No. 640 October Term, 1977, Appeal from the Judgment of Sentence of the Court of Common Pleas of Philadelphia County, Trial Division, Criminal Section, at Nos. 2092.1, 2092.2, 2087, 2088, 2090. May Term, 1976.
Eugene V. Alessandroni, Philadelphia, for appellant.
Michael R. Stiles, Assistant District Attorney, Chief, Appeals Division, Philadelphia, for Commonwealth, appellee.
Watkins, President Judge, and Jacobs, Hoffman, Cercone, Price, Van der Voort and Spaeth, JJ. Cercone, President Judge, concurs in the result. Jacobs and Watkins, former President Judges, and Hoffman, J., did not participate in the consideration or decision of this case.
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Following a jury trial concluded on October 12, 1976, appellant was convicted of arson endangering persons*fn1 and arson endangering property.*fn2 Post-verdict motions were denied, and appellant was sentenced to a term of imprisonment of ten to twenty years on the arson endangering persons count and a concurrent term of five to ten years on the arson endangering property count. Appellant now argues that the evidence was insufficient to sustain a guilty verdict and that he was denied effective assistance of counsel during trial. Finding no merit in these contentions, we affirm the judgment of sentence.
[ 264 Pa. Super. Page 318]
Viewing the evidence in the light most favorable to the Commonwealth as verdict winner, Commonwealth v. Mangini, 478 Pa. 147, 386 A.2d 482 (1978), the following facts were adduced at trial. At approximately 1:15 p. m. on May 10, 1976, a fire broke out in the first-floor apartment of a three-story building located at 1320 N. Sixth Street, Philadelphia. Gloria S. Rivera (Gloria) resided in the first-floor apartment with her three children. The third floor was occupied by Gloria's sister, Magdalina Rivera (Magdalina), her two children, and Ismael Perez and his wife.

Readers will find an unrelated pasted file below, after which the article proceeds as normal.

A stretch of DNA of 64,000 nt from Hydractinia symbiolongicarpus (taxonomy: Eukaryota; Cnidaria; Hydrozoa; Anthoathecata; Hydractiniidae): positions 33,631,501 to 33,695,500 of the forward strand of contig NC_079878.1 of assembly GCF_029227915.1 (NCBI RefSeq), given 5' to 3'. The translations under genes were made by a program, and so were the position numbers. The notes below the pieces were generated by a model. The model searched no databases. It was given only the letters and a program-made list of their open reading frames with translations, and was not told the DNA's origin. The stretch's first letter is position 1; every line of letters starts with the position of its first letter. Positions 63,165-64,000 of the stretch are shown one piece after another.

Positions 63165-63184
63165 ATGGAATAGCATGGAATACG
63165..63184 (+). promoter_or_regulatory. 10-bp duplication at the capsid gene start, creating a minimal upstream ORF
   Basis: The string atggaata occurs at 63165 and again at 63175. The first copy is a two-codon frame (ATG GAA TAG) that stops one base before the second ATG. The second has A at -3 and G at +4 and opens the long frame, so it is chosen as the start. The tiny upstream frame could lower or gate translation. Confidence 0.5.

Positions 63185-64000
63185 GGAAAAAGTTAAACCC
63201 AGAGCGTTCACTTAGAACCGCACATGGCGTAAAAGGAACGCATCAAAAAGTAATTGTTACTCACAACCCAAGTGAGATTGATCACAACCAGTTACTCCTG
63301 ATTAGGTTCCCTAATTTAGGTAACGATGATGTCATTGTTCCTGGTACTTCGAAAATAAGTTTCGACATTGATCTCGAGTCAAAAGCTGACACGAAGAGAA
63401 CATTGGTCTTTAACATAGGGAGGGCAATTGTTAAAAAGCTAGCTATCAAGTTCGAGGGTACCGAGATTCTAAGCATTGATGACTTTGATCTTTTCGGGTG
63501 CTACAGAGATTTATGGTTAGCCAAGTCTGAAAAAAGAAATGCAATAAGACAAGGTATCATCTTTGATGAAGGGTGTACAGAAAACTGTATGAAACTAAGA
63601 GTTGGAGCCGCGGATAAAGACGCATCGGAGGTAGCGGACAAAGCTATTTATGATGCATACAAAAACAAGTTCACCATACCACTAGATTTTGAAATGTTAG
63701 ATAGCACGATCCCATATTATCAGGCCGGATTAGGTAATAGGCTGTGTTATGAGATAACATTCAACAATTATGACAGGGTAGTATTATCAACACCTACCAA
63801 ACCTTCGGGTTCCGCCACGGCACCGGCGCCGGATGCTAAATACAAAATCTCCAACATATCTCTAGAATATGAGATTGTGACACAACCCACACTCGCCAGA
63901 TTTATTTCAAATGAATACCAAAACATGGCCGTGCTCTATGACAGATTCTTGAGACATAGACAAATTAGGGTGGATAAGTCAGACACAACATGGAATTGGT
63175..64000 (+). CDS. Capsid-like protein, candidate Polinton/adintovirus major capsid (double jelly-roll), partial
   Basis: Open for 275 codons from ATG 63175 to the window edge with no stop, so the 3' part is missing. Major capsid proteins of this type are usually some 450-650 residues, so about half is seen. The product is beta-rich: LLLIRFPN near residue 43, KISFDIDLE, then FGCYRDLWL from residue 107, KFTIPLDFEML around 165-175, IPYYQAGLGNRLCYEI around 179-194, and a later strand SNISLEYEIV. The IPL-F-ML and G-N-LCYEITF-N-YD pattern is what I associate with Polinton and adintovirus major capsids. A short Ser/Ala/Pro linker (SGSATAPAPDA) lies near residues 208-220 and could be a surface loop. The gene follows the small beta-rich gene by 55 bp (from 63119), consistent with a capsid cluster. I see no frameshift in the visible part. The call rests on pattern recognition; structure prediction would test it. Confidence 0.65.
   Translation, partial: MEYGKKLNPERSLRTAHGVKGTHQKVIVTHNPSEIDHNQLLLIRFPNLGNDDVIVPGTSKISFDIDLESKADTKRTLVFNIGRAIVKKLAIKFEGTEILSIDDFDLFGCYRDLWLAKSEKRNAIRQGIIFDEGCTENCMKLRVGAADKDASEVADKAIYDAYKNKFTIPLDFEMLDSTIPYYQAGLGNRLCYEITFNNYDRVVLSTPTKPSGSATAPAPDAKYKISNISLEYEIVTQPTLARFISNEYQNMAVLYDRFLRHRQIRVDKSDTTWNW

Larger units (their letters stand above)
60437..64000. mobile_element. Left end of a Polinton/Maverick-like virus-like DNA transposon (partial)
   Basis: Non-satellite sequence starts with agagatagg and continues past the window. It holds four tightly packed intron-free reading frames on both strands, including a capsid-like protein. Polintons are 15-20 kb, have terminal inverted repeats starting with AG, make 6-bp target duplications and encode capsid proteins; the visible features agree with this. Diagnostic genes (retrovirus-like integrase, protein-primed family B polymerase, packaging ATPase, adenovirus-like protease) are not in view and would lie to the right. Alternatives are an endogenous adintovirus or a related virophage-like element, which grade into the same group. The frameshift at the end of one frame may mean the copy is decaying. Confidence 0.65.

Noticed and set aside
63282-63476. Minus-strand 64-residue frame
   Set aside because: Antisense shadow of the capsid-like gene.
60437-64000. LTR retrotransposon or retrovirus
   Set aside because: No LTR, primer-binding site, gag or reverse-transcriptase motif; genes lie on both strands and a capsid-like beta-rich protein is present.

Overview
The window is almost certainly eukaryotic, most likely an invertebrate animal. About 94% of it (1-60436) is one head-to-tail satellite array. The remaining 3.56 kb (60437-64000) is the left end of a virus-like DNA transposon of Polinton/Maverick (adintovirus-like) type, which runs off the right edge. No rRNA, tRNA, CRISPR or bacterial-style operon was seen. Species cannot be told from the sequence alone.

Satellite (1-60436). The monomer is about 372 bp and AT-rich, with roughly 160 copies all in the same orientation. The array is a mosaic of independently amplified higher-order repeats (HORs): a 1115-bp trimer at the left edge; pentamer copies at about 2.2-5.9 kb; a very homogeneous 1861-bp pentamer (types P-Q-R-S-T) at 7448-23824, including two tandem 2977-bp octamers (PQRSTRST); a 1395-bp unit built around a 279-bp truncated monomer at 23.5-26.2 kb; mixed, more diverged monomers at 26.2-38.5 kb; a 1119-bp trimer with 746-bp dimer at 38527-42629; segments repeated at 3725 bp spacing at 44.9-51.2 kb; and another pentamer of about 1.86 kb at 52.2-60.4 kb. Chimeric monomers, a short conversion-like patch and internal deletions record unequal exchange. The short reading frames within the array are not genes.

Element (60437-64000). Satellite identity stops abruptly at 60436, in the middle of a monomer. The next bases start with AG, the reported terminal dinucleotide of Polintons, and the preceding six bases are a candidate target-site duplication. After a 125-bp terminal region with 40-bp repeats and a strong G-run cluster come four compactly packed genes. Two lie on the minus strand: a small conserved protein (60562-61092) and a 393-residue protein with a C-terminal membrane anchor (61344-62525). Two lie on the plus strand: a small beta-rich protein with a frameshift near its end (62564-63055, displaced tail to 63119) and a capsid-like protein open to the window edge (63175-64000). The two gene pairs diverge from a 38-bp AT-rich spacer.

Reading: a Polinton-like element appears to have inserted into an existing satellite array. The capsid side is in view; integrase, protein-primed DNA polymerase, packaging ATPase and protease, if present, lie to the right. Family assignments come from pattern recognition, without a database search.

For some two and one-half months prior to the conflagration, appellant had been living with Gloria. During that time, appellant physically abused her, made threats on her life, and threatened to set fire to the building. As a result of these actions, Gloria demanded on May 3, 1976, that appellant leave the house. Appellant acceded and removed himself and his belongings. Two days later, however, he moved back into the apartment and occupied the living room couch. The return was not salutary, and on the evening of May 9, 1976, he beat Gloria with a belt. The next morning, taking advantage of appellant's brief absence, Gloria gathered the children and left the apartment in favor of living with a friend. She mentioned the move, and the friend's name, to Magdalina, but did not reveal the address. During appellant's absence from the apartment, Juanita Gonzales, who resided on the building's second floor, overheard him say to a friend, "I am leaving the block, but I am going to leave the block on fire." N.T. 234.